Next, is aggressiveness. One of his main roles is protection of the flock. If he runs from his own shadow, he won't be any help once the fox shows up around the farm. By the same token, you don't want one that attacks , or challenges you every time you walk into the yard. This can be a fine line at times. Personally, I would err on the side of keeping one that was a little too aggressive, than keeping one that was a tad too passive. However, you are the one who has to live with him for the next x many years, and having a rooster that you enjoy being around every day can be a real blessing. When your arms are already full, you don't need to be carrying a waking stick with you each time you go in there.

Unless you are planning to sell chicks to the local 4-H club, I wouldn't worry too much about 'conformation'. In your climate, one with a smaller comb might be a tipping point. You are looking for utility more than trying to keep a breed going.

 
Ann Torrence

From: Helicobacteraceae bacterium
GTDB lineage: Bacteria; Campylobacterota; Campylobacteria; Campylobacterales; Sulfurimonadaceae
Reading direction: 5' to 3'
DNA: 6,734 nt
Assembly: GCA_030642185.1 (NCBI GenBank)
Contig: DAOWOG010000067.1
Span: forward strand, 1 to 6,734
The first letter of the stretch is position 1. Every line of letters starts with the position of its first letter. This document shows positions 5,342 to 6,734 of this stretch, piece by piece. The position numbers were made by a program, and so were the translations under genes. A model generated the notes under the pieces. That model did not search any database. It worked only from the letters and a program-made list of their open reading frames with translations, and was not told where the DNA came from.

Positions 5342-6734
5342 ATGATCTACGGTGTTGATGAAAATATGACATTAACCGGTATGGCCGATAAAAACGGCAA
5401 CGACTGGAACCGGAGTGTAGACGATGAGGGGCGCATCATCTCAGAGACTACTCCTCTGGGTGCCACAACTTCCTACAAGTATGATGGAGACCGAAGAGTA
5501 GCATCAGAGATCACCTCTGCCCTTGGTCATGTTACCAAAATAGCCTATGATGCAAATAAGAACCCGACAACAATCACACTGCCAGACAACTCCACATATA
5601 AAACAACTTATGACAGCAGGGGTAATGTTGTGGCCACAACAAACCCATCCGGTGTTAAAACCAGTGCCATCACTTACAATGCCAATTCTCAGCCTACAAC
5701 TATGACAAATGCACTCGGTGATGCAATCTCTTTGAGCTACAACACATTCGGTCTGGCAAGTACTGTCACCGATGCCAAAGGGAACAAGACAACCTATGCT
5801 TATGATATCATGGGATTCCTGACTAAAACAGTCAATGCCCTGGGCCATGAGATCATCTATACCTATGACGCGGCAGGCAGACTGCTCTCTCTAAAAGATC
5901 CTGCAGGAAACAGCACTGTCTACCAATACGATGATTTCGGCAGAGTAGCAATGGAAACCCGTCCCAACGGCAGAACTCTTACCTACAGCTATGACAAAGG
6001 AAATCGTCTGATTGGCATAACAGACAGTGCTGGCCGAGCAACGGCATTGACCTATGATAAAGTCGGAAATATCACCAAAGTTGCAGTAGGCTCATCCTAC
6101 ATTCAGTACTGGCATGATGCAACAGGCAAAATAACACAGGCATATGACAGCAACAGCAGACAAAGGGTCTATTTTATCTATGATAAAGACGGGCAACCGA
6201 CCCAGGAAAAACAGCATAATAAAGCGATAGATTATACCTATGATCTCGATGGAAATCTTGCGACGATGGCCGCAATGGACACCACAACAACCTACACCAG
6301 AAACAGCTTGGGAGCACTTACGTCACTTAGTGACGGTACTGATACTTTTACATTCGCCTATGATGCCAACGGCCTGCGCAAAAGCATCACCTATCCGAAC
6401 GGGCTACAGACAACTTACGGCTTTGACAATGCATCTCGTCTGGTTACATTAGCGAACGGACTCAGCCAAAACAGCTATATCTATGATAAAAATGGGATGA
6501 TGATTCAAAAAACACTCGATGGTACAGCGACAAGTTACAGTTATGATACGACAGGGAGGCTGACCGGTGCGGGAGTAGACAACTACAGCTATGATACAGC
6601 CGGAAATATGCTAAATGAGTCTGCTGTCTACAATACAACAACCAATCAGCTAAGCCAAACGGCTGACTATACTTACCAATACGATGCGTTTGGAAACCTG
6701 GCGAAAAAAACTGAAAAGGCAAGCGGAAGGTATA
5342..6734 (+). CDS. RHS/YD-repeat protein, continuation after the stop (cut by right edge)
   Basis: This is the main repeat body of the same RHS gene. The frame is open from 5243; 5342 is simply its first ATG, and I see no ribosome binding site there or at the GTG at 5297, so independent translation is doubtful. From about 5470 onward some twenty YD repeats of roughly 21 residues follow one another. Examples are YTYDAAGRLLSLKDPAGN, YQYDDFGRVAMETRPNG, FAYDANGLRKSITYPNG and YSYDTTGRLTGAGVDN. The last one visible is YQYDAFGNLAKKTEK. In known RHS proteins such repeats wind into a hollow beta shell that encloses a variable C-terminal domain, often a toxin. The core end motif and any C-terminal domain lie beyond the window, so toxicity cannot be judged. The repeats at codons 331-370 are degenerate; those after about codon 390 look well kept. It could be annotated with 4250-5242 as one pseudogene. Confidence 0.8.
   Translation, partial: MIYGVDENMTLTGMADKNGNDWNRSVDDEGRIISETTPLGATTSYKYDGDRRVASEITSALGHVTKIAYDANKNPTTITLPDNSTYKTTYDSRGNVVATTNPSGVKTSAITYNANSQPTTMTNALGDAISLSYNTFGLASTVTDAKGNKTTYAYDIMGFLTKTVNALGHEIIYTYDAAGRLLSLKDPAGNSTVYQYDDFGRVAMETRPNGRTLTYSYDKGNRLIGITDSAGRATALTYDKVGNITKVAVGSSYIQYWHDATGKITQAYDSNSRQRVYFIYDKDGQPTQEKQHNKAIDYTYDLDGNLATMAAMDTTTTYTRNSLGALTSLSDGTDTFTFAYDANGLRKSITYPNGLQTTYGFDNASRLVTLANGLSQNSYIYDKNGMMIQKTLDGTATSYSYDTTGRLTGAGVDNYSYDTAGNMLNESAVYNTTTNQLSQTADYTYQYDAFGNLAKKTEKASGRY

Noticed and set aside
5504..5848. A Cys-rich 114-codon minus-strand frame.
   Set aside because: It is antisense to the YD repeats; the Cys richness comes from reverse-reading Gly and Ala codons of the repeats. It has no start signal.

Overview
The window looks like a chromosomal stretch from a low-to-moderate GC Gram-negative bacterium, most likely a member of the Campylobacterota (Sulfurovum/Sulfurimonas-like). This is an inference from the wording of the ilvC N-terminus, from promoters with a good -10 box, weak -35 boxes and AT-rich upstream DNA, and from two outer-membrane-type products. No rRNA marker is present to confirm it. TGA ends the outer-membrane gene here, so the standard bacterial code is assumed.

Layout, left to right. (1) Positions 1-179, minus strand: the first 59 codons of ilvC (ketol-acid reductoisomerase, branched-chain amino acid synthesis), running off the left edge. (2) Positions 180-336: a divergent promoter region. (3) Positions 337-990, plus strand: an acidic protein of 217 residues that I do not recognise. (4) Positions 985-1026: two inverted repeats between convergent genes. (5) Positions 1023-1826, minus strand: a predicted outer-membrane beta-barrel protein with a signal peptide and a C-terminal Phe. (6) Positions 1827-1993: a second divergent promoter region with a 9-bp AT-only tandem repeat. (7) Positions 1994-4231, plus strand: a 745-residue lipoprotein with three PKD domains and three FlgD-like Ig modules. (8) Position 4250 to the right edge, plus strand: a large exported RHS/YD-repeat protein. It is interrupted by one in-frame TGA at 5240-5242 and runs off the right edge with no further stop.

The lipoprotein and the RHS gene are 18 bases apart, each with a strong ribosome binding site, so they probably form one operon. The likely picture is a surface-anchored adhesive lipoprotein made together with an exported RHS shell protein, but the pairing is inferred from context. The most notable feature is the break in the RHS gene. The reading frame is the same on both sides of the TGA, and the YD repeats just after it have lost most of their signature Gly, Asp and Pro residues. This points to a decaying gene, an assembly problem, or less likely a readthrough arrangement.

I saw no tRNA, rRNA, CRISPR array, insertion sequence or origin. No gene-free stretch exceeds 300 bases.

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We finished processing cockerels today. Each time we took one out of the run, our banded rooster got more and more defensive of his flock. But not aggressive, my DH accidentally caught him for processing-he was saved by a cable tie! By the last one, he was putting himself between the cockerel and my husband. As we shut them up for the night, he was watching over the paddock while the pullets were getting onto their roosts.

We have 3 more pullets that need to go and then we will attempt the integration of the remaining pullets with the layer hens. Since they've been separated by electronetting for over a month, I'm not too worried about that. Looking forward to one less feed/water system to stay on top of.
 
Adam Klaus
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I like heavy birds that look small. As in, lots of meat, not lots of bone and feathers. Tall birds are leggy and bones, whereas I want heavy, compact birds.

I have found that temperament is based much on pecking order. A seemingly docile bird, when elevated to top of the flock, will usually change his behavior radically. So I don't really place much emphasis on temperament, because it seems to be much more a function of sociology than psychology.

I also believe in looking at subtle things like bright eyes, healthy skin, and dark comb color. These tell me something about the underlying health and vigor of the bird.